Hi all!

I look for the most efficient, differentiable way for a 3D PointCloud matrix with shape (1024,3) to find the vector containing the pairwise distances (shape: (1024x1024,1).

Currently, I use this:

```
x = torch.ones(1024, 3, requires_grad=True)
pdist = nn.PairwiseDistance(p=2, keepdim=True)
out = torch.cat ([ pdist(x[n], x[i]) for n in range (len (x)) for i in range (len (x))])
```

which is not differentiable:

```
torch.autograd.grad(out.sum(), x)[0]
RuntimeError Traceback (most recent call last)
/tmp/ipykernel_1030593/3913672061.py in <module>
----> 1 torch.autograd.grad(out.sum(), x)[0]
~/miniconda3/envs/test_torch/lib/python3.7/site-packages/torch/autograd/__init__.py in grad(outputs, inputs, grad_outputs, retain_graph, create_graph, only_inputs, allow_unused, is_grads_batched)
300 return Variable._execution_engine.run_backward( # Calls into the C++ engine to run the backward pass
301 t_outputs, grad_outputs_, retain_graph, create_graph, t_inputs,
--> 302 allow_unused, accumulate_grad=False) # Calls into the C++ engine to run the backward pass
303
304
RuntimeError: element 0 of tensors does not require grad and does not have a grad_fn
```

Thank you so much!

Your code works for me:

```
x = torch.ones(10, 3, requires_grad=True)
pdist = nn.PairwiseDistance(p=2, keepdim=True)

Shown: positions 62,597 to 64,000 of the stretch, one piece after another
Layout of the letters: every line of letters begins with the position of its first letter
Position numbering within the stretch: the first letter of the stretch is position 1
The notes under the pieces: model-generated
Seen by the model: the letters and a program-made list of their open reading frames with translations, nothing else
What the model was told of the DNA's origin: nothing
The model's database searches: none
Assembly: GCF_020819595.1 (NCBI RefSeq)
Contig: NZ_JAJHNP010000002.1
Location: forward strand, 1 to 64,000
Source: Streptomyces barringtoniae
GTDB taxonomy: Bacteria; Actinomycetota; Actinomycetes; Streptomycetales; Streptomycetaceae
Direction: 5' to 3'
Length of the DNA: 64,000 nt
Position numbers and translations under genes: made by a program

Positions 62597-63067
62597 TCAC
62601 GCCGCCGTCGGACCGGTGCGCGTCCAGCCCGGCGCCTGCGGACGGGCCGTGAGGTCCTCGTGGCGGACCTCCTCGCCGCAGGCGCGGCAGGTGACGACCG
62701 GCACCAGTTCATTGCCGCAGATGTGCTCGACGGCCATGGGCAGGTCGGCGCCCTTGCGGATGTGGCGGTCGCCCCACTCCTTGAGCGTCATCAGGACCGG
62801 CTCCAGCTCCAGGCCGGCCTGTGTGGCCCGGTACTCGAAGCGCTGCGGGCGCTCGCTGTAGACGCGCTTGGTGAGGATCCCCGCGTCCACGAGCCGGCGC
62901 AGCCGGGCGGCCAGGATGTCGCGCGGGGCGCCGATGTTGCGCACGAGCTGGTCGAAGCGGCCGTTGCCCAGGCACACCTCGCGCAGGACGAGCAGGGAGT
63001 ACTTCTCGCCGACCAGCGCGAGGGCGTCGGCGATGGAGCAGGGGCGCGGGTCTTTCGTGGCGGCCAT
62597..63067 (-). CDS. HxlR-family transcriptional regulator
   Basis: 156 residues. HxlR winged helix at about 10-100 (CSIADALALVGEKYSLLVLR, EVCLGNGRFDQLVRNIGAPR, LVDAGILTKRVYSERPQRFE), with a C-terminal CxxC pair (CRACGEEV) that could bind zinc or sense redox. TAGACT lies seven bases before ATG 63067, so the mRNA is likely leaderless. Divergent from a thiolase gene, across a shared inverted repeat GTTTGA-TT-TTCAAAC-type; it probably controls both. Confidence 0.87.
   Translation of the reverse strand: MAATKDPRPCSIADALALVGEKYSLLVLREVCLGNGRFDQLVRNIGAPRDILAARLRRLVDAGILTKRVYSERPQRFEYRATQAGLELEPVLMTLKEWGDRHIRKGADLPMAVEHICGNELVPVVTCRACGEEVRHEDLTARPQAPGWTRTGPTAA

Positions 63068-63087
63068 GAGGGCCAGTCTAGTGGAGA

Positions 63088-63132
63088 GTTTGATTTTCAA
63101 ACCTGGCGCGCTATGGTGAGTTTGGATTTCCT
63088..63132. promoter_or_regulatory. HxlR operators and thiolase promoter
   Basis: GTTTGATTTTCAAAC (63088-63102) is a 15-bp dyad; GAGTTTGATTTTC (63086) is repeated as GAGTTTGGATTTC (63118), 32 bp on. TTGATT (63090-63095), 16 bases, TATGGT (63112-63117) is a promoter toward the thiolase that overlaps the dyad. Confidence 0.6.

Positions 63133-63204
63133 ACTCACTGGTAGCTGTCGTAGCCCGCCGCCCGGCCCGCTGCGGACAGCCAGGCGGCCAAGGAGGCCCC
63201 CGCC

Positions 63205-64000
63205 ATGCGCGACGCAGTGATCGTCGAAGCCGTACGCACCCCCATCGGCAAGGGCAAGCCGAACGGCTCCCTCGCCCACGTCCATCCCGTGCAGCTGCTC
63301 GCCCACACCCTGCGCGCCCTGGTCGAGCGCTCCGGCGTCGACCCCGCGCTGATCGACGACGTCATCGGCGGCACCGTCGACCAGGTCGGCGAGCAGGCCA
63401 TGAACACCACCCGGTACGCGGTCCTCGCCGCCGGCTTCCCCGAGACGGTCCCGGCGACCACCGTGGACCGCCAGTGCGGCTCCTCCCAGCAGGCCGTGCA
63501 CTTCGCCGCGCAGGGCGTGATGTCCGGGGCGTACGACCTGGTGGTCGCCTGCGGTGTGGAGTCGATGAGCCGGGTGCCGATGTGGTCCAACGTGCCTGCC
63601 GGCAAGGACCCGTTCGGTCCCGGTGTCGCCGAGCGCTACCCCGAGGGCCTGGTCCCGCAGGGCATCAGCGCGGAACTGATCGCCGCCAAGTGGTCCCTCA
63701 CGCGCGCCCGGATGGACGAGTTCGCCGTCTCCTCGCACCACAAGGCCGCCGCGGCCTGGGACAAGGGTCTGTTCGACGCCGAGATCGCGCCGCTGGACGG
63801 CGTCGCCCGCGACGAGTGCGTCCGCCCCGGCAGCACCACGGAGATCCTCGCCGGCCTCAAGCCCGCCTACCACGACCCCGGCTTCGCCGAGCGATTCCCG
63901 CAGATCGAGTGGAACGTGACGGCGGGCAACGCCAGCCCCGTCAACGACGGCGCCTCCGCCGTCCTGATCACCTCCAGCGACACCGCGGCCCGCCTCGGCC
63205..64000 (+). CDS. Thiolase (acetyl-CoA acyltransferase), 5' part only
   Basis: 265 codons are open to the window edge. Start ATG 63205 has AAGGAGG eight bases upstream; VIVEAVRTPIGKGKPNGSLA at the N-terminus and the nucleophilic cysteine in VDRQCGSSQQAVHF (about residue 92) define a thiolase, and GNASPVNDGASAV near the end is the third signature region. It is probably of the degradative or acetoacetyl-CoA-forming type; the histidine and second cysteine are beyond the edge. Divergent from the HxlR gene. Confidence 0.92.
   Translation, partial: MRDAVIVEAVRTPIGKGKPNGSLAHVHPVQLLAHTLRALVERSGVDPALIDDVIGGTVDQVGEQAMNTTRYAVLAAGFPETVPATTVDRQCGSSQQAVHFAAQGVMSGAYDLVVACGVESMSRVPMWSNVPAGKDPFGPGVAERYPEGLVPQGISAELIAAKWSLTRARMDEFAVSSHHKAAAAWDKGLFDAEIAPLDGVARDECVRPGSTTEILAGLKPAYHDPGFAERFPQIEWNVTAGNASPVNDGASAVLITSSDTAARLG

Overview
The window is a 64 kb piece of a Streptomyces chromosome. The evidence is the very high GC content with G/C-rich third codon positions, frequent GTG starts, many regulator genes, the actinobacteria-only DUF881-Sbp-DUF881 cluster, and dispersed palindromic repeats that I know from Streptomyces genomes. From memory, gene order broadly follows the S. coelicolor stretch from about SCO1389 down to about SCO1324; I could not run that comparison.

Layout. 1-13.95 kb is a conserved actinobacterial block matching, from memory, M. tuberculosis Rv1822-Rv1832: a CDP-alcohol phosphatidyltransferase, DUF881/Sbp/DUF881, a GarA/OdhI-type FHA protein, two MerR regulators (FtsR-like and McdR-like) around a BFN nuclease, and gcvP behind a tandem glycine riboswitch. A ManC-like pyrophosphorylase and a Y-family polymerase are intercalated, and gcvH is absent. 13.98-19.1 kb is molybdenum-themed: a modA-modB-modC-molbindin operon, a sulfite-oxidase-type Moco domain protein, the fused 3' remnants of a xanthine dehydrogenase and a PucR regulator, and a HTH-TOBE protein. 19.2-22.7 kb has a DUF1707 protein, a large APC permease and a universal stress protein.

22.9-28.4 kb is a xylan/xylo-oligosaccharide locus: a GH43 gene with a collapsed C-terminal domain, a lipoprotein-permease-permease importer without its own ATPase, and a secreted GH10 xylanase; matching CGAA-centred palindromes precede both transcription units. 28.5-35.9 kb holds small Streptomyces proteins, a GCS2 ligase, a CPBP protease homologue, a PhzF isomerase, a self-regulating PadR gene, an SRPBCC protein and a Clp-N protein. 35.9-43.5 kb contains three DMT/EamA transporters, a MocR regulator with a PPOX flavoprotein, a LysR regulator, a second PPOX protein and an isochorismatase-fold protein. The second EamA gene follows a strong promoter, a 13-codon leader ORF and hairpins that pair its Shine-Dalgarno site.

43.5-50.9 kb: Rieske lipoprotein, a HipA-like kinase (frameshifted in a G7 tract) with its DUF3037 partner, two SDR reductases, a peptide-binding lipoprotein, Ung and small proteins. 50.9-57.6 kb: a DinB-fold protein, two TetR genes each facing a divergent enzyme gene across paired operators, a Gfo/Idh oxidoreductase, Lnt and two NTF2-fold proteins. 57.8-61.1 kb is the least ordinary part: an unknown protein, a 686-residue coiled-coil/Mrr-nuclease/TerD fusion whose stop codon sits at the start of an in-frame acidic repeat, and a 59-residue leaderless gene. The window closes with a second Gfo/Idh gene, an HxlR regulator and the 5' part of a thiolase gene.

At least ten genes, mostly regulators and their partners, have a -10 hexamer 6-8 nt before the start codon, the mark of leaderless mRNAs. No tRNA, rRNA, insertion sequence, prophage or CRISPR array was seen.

out = torch.cat ([ pdist(x[n], x[i]) for n in range (len (x)) for i in range (len (x))])
out.mean().backward()
print(x.grad)
# tensor([[ 9.3132e-10, 9.3132e-10, 9.3132e-10],
# [ 9.3132e-10, 9.3132e-10, 9.3132e-10],
# [ 9.3132e-10, 9.3132e-10, 9.3132e-10],
# [ 9.3132e-10, 9.3132e-10, 9.3132e-10],
# [-9.3132e-10, -9.3132e-10, -9.3132e-10],
# [-9.3132e-10, -9.3132e-10, -9.3132e-10],
# [-9.3132e-10, -9.3132e-10, -9.3132e-10],
# [-9.3132e-10, -9.3132e-10, -9.3132e-10],
# [-9.3132e-10, -9.3132e-10, -9.3132e-10],
# [-9.3132e-10, -9.3132e-10, -9.3132e-10]])
```

1 Like

I think I forgot the `requires_grad=True`

line in my original code … ^^

Thank you Patrick!

As a side question, do you know if there is a more efficient (built-in) way to a arrive at this point wise distance for x?

Yes, you could add dimensions and allow broadcasting to avoid the for loop:

```
x = torch.randn(10, 3, requires_grad=True)
pdist = nn.PairwiseDistance(p=2, keepdim=True)
ref = torch.cat ([ pdist(x[n], x[i]) for n in range (len (x)) for i in range (len (x))])
out = pdist(x.unsqueeze(1), x.unsqueeze(0))
out = out.view(-1)
print((out - ref).abs().max())
# tensor(0., grad_fn=<MaxBackward1>)
```

1 Like

Oh wow, that is amazing! Does this technique have a specific name or can I find more information on that in the PyTorch documentation? The computation time is now seconds instead of minutes

I would refer to it as `broadcasting`

and the ability to execute operators on batched inputs. This doc explains it a bit more and also links to the numpy docs, which has more examples.

1 Like